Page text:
House of David

Author David Sedaris tells tales of quitting smoking, traveling the world — and one about a grandma with a disturbing tattoo

David Sedaris didn’t need the patch or nicotine gum to quit smoking.

Instead, he opted for a more unconventional method — a three-month hiatus in Tokyo.

“And it worked,” Sedaris, 52, says in a nasally voice that alternates between flashes of boyish excitement and deadpan observation.

From a hotel room in Fargo, N.D., the American-born humorist talks with LEO Weekly about a truly random array of topics, including his latest book tour, a love of grocery shopping, Miley Cyrus and, of course, giving up cigarettes.

“In Tokyo, so many people were getting burned by lit cigarettes that they passed a law saying you couldn’t smoke on the street,” he explains matter-of-factly, as though his globetrotting expedition to kick nicotine was completely reasonable. “Plus, I had gone to Tokyo once before and I loved it. I thought this would be my reward for not smoking.”

Perhaps even more unorthodox than his tailor-made smoking-cessation program, however, is why he quit: “All the decent hotels went non-smoking in the United States,” says Sedaris, recalling the many times he ended up in seedy hotels near the airport. “If someone else is paying the bill and you’re staying at the AmeriSuites instead of the Ritz-Carlton, that’s just heartbreaking … But I see no reason for anyone else to quit. I mean, I did it myself so I could stay in nice hotels.”

And the man is quite concerned with hotels, an understandable preoccupation given he spends between two and four months a year traveling. Earlier this month, Sedaris embarked on a tour promoting the paperback version of his latest collection of essays, “When You Are Engulfed in Flames.”

One of his first stops was Evansville, Ind.

“I was at this Fairfield Inn, which is fine if you want to make your own waffles and keep a really close eye on your car, but it is not the style to which I am accustomed. God that place was depressing. That’s what happens when you go to Evansville, and I wanted to go to Evansville.”

On this tour, Sedaris — a North Carolina native-turned-expatriate — wanted to visit small cities that authors often skip. “I think I signed books for eight hours in Evansville,” he says. “But what I want to do is bring the Four Seasons with me to places like Evansville.”

From here, the conversation bounces from one bizarre topic to another, seamlessly woven together in true Sedaris fashion:

LEO: Since moving abroad, have you tried to keep up with American pop culture?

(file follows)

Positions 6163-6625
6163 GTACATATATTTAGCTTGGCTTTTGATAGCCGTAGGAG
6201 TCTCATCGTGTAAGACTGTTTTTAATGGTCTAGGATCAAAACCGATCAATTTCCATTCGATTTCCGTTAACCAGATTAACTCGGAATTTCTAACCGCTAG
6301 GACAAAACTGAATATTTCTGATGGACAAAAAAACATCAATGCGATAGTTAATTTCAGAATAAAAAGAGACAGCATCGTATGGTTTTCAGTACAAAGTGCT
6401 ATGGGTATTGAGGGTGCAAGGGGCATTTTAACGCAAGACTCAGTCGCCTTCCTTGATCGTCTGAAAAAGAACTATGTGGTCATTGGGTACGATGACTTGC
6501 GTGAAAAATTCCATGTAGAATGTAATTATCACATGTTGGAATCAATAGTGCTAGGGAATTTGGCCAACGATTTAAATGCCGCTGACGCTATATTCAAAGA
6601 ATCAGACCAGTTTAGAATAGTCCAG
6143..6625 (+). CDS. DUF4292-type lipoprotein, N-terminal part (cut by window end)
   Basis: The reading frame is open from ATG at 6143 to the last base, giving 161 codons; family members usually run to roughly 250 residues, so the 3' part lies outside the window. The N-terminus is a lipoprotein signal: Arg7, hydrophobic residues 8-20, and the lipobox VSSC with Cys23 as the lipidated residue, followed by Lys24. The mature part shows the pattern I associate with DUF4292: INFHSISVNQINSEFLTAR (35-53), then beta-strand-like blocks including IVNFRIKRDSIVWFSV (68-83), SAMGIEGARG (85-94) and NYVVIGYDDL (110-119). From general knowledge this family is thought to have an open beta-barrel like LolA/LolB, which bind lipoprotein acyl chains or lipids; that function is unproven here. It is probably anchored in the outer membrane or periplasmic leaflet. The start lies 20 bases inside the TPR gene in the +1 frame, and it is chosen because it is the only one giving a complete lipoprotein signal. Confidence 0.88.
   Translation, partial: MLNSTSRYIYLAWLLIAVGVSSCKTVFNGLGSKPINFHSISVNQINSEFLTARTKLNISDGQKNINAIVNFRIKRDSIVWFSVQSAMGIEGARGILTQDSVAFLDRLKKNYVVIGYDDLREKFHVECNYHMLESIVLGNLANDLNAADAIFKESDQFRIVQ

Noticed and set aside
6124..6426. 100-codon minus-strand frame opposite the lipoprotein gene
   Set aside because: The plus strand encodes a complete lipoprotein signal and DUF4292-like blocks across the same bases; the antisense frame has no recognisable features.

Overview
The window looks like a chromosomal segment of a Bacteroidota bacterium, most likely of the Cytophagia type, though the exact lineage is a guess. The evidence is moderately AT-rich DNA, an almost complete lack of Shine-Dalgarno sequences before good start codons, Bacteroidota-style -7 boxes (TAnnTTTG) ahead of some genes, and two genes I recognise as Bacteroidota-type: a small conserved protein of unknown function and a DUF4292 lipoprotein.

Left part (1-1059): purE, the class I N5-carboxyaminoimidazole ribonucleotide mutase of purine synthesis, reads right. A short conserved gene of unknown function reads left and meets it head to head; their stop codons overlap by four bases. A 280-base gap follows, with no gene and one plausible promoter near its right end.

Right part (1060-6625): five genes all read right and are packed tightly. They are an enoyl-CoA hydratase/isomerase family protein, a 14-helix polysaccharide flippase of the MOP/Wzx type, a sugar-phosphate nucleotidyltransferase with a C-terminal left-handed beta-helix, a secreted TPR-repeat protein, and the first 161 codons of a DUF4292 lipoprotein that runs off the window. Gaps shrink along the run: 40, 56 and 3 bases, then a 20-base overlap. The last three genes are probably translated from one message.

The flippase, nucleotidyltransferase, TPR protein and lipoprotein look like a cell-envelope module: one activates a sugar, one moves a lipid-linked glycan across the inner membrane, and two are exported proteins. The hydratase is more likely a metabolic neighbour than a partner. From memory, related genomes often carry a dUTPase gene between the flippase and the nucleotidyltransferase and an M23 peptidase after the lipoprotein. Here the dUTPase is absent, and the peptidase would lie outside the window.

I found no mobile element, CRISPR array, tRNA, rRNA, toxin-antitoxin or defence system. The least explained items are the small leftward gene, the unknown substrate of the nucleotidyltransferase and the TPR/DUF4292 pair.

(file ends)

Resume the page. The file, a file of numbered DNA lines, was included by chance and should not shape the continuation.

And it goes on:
DS: You try to, but it moves so quickly. You don’t want to come back to the United States and not know who Miley Ray Cyrus is because people just treat you like a foreigner … A couple years ago they showed an episode of “Hannah Montana” on the plane, and I was so glad that I watched it just because I would have been so left out …

For a while I had a subscription to that In Touch magazine. The celebrities there are kind of young for me, but you have to know who they are. Now it’s one of those magazines I don’t allow myself to buy, I just have to find it.

LEO: It’s also good reading while in line at the grocery.

DS: I actually go to the grocery every day of my life, even if I’m just going to buy a battery or something. I like being out in the world and I like buying stuff and it doesn’t even really matter what that stuff is. Sometimes I just like going to the grocery store so I can be crabby about how long the lines are.

LEO: Is this something you do even when you’re on tour?

DS: Oh yes, when I come to America I’m just delighted by the cashiers at grocery stores. In France, they don’t put things in bags for you. The cashiers sit and they scan your items and then they ask you for exact change.

LEO: So you split your time living in France and England with [longtime boyfriend] Hugh. Which country feels more like home?

DS: These days probably London because I have the right to work there. I just got my green card and had to take a life-in-the-UK test and learn the difference between the House of Lords and the House of Commons. All that stuff most people don’t understand when they hear the news I understand now. I studied really hard.

LEO: Given you spend so much time traveling, I would imagine you meet a lot of people who provide good fodder for stories.

DS: I met a guy on a plane last month, and he told me that one of his daughters eats road kill. To me that was really shocking, but he was trying to put a bright face on it, you know, saying she’s a free spirit. But you sensed something a lot darker was at play … There was just something poignant in the story, along with his friendliness and his vulnerability. I felt really privileged …

Sometimes you get good stories when you just ask one question … The woman I did an interview with last night, she had a tattoo on her arm and I asked, “What does your mom think?” She said, “My mom is completely sleeved and she has big grommets in her ears.” So I said, “What does your grandmother think?” It turns out her grandmother has a tail tattooed at the top of her legs coming from her pubic hair. Her thing is to undress and tell people, “I have a tattoo of a mouse. Oh my pussy ate it!”

Can you believe it? Can you imagine your grandmother talking like that? That kept me up last night.


David Sedaris

Reading and book-signing to promote the paperback version of his latest, “When You Are Engulfed in Flames”

Carmichael’s Bookstore

Sunday, June 21 • 2720 Frankfort Ave.

3 p.m. street party to welcome Sedaris; reading begins at 4 p.m.

Free — Limited seating is available inside the store, although audio and video will be made available outside